He was young. Not too long out of high school. And he received a letter. Uncle Sam wants you. The draft. The US Army had called his number. It was the 50s and the Korean conflict was in full swing.
I’m not sure everything he did, but I do know a few things. He called his girl. And pretty soon, they were married. Then after their honeymoon, he got ready to report for basic. He stood in line to get on the bus and someone tapped on his shoulder. The uniformed soldier informed him that his grades exempted him and he could go to college if he preferred.
Young. Jobless. Homeless. Newlywed. And yet, he got out of line, moved in with his in-laws, and began a life that never again heard the call of the US Government.
That’s the story my dad tells me about him and his stint in the army. He was employed briefly at the Newport News shipyard and worked as an electrical engineer apprentice on aircraft carriers. But another call came.
Later my father would serve in another branch of the service. He would join the service of the ministry. He would pastor and preach and travel up until the month our Lord called him home.
Interestingly, he introduced us to many a military personnel. We lived near Norfolk, Quantico, and other bases. My mother worked at Ft. Belvoir a bit.
In my years, I’ve met many veterans who served in multiple branches and deployments.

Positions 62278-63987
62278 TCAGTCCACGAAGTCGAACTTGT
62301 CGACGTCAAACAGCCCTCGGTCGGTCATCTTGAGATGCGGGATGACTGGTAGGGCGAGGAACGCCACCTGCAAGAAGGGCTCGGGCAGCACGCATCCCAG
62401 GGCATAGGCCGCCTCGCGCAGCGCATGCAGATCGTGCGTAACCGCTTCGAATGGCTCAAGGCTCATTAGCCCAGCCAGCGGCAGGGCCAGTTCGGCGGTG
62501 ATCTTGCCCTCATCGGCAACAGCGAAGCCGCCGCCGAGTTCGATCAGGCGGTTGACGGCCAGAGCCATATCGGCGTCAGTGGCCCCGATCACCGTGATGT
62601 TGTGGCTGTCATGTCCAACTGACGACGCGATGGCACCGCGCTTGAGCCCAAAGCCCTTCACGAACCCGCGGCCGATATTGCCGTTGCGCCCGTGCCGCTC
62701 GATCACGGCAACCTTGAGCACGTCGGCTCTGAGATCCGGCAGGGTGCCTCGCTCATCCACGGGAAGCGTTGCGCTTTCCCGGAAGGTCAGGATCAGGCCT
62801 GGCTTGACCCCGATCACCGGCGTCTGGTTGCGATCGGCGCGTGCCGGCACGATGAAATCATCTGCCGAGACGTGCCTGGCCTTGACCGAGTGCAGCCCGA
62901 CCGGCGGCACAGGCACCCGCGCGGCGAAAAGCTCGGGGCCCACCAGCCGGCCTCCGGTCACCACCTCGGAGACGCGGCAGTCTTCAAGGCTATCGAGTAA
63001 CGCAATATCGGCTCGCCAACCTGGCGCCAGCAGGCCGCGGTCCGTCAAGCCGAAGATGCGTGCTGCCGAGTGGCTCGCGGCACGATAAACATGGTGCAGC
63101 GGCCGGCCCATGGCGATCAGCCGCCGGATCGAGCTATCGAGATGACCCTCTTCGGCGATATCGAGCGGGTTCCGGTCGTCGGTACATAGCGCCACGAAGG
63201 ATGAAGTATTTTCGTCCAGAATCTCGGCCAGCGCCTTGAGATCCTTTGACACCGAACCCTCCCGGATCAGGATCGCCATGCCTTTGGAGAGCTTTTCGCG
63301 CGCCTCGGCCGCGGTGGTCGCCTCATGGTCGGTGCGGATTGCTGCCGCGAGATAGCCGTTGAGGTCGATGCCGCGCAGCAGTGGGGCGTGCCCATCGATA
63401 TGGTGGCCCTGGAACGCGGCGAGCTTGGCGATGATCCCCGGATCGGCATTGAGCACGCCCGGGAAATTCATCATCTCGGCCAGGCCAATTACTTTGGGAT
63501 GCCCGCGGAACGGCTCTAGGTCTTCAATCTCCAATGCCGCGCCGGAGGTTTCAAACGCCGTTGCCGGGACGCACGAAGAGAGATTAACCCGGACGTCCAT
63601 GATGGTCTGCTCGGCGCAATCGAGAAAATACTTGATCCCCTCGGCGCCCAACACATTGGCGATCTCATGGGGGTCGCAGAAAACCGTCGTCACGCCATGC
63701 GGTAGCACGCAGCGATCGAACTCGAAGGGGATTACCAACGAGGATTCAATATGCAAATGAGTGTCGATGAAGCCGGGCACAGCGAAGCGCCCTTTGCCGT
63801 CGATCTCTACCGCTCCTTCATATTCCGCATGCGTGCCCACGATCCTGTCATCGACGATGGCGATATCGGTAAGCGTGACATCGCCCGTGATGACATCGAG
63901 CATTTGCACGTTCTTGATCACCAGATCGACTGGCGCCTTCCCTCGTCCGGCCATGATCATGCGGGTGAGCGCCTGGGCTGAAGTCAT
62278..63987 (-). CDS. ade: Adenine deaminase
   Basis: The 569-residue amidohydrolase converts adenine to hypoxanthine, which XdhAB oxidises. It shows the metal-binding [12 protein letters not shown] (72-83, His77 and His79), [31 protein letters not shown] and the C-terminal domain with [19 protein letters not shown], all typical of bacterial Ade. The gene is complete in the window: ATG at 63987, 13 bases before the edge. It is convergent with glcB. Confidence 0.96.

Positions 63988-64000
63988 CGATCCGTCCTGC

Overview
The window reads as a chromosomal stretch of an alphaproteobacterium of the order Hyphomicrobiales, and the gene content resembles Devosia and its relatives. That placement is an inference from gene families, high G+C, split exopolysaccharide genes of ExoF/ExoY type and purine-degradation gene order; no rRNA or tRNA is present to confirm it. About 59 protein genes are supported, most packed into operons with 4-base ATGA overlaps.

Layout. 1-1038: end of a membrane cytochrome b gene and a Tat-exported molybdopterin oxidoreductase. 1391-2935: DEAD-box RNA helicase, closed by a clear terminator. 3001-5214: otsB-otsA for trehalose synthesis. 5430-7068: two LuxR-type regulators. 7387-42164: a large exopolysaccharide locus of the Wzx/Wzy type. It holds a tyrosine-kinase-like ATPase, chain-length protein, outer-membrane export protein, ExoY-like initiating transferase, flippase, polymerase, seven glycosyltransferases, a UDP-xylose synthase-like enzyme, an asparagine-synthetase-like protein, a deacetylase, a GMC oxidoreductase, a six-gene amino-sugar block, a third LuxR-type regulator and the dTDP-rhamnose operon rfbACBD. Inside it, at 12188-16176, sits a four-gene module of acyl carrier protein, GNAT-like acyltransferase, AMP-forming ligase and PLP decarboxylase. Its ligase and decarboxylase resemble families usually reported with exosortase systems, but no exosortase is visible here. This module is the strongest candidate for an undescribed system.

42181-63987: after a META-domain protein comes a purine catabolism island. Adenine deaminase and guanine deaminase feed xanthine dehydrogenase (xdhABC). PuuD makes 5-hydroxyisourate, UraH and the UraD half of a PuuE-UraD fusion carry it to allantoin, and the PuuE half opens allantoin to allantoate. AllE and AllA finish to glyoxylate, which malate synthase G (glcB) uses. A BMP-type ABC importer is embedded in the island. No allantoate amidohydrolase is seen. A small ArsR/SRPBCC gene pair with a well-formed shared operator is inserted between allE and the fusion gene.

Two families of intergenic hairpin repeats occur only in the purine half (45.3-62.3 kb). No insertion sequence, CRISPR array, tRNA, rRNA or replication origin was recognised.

I’ve met WW2 vets. Marines who island hopped in the pacific. They had nightmares of the brutality they witnessed. Then there was one who flew with the Flying Tigers over China. I got to talk with an Army Airborne who went in a day before DDay. And a soldier who landed on Normandy on DDay+1. My uncle served and help liberate a concentration camp (we think, he never really talked about it.) I know a widow who had a husband at Pearl Harbor on December 7. I had a friend who was a dentist in Italy. And another who was a tail gunner over Italy and also during the Korean conflict.
I know Korean and Vietnam conflict vets. One whose testimony of how Jesus appeared will give you shivers.
I have dear friends who’ve served in Iraq, Afghanistan, Kuwait.
These generations are passing away. Their stories are being lost as just memories that fewer and fewer know.
Like the WW2 vet who still had his Gideon Bible given to him by Churchill. And his story of a few days after DDay he saw French refugees on the outside of the quickly established army camp – and they were starving. He collected rations from his brethren and threw them over the fence for the French. An officer told him that was not allowed and then the officer walked away to let them finish what they started.
They served for multiple reasons. They followed orders they often didn’t understand. They gave up prime years so our country can stand and fight for liberty.
They forever have my gratitude. One day a year we honor those still with us. One day a year is not enough.